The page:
HONG KONG - Thieves scouring for scrap metal have looted dozens of stainless steel drain covers and other fixtures, including faucets, from public toilets in a Hong Kong neighborhood, a newspaper reported Thursday.
The washrooms have lost 73 drain covers, four faucets, a steel gate and a hand dryer so far this year, the Apple Daily newspaper reported, citing police information.
Police suspect the thieves targeted the fixtures, which are worth a total of $4,000 for their resale value, the report said.
Police spokesman T.K. Ng said he had no information on the thefts.
Your Arteries Are Weeping
NEW BRUNSWICK, N.J. - What do you call a sandwich made of chicken fingers, mozzarella sticks and French fries? Around here, it's called a Fat Darrell - and you can also call it a winning combo.
The "Fat Darrell" has been crowned the best sandwich in the country by Maxim magazine. Maxim's September issue, which lists the top 10 sandwiches, hits newsstands Tuesday.
Darrell Butler created the concoction early one morning in 1997 after a night of partying. Butler, a Rutgers University sophomore, conceived of the sandwich as a way to save money by combining his various cravings on one bun.
"Separately, they would have cost me, like, $12.75, and I was on a college budget," Butler, 26, of Eatontown. The Fat Darrell is named for its caloric content, not Butler, a 160-pound physical trainer and aspiring actor.
"So, I'm standing there eating it, and all of a sudden the guy standing behind me says, 'That thing that guy's eating looks pretty good, can you make me one of those?' And, it was like a movie scene; the next 10 people order the same thing. So, I'm like, 'Whoa!' like I think I might be onto something."
The man who assembled the sandwich was Abdul Eid, working in an R.U. Hungry food truck, parked in a campus lot in New Brunswick, catering to beer-soaked undergraduates with the late-night munchies.
Eid now runs R.U. Hungry Grill & Pizza, a store on Easton Avenue he was able to open in part due to the success of the $4.75 Fat Darrell.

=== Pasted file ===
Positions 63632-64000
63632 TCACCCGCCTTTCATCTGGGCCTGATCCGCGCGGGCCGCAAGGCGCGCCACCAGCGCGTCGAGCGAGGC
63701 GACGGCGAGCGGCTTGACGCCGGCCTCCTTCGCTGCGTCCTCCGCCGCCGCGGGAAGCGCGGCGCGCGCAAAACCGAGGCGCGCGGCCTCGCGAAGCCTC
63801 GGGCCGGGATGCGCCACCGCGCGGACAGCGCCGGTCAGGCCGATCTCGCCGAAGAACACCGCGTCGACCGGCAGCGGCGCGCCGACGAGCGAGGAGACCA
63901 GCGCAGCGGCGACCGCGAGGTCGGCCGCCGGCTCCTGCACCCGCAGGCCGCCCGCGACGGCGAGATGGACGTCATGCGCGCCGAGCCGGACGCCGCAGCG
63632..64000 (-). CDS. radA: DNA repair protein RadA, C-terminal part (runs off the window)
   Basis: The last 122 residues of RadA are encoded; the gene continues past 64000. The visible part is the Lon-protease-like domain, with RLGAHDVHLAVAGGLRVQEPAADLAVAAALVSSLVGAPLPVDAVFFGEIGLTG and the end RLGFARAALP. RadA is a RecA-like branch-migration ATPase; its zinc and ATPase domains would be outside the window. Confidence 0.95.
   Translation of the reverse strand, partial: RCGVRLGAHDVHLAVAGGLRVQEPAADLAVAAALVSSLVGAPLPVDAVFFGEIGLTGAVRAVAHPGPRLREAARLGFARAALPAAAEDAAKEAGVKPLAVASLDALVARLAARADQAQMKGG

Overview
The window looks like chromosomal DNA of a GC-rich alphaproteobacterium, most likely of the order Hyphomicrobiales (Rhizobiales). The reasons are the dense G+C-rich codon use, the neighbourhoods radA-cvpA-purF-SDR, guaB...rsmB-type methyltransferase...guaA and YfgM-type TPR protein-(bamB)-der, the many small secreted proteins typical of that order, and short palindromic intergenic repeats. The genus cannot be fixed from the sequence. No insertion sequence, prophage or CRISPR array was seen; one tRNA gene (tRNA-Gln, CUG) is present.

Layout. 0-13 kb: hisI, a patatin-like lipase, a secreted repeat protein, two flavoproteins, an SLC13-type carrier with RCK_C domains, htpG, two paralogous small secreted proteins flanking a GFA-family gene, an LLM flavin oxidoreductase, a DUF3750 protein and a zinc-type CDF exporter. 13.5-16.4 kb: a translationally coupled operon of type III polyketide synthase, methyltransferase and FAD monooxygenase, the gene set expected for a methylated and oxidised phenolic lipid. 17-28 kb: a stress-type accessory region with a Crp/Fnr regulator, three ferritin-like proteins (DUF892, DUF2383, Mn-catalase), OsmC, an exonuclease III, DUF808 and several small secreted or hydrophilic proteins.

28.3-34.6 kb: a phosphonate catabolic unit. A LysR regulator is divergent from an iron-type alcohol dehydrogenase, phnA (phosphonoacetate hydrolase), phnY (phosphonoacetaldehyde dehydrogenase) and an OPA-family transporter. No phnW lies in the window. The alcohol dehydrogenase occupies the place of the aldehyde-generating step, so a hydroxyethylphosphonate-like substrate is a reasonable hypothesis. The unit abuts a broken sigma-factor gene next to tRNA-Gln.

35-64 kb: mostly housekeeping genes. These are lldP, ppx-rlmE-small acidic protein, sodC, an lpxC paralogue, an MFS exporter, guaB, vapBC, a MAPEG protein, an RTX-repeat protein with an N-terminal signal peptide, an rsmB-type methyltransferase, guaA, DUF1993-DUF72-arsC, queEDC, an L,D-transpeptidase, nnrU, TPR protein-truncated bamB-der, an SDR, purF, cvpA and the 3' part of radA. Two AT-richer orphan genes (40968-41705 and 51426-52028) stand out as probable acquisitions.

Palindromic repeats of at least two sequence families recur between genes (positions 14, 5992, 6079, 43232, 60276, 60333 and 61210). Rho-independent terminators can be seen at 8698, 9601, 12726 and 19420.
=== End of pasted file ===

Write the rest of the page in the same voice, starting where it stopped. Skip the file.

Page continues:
Drunk Versus Drunk: The DUI Duelists
RIGA, Latvia - Police in eastern Latvia were trying to determine Wednesday what charges to bring against a drunken horse-and-buggy driver who caused a drunken motorist to crash into a ditch, flipping his car.
The accident happened just before midnight Monday near Kraslava, 140 miles east of the Latvian capital, Riga. The driver of the horse-and-buggy made an illegal turn onto a main road when he should have yielded to an oncoming car, said Kraslava police spokeswoman Ingrida Nevedomska.
To avoid crashing into the horse-and-buggy, the driver of the car, a Volkswagen Golf, veered into a roadside ditch, flipping his car, Nevedomska said. The driver was not seriously hurt.
Police, who did not release the names of the drivers, administered breathalyzer tests and determined they were both legally drunk, Kraslava traffic police chief Uldis Ornicans said.
The driver of the car was fined $830 and had his license revoked.
But police were unsure what to do about the horse-and-buggy driver — only motor vehicles and bicycles are covered under the country's drunk driving laws.
"How do you ticket a guy driving a horse-and-buggy?" Nemedomska said.
Ornicans said the man at the reins would probably be charged with having caused an accident but declined to specify what penalties he might face.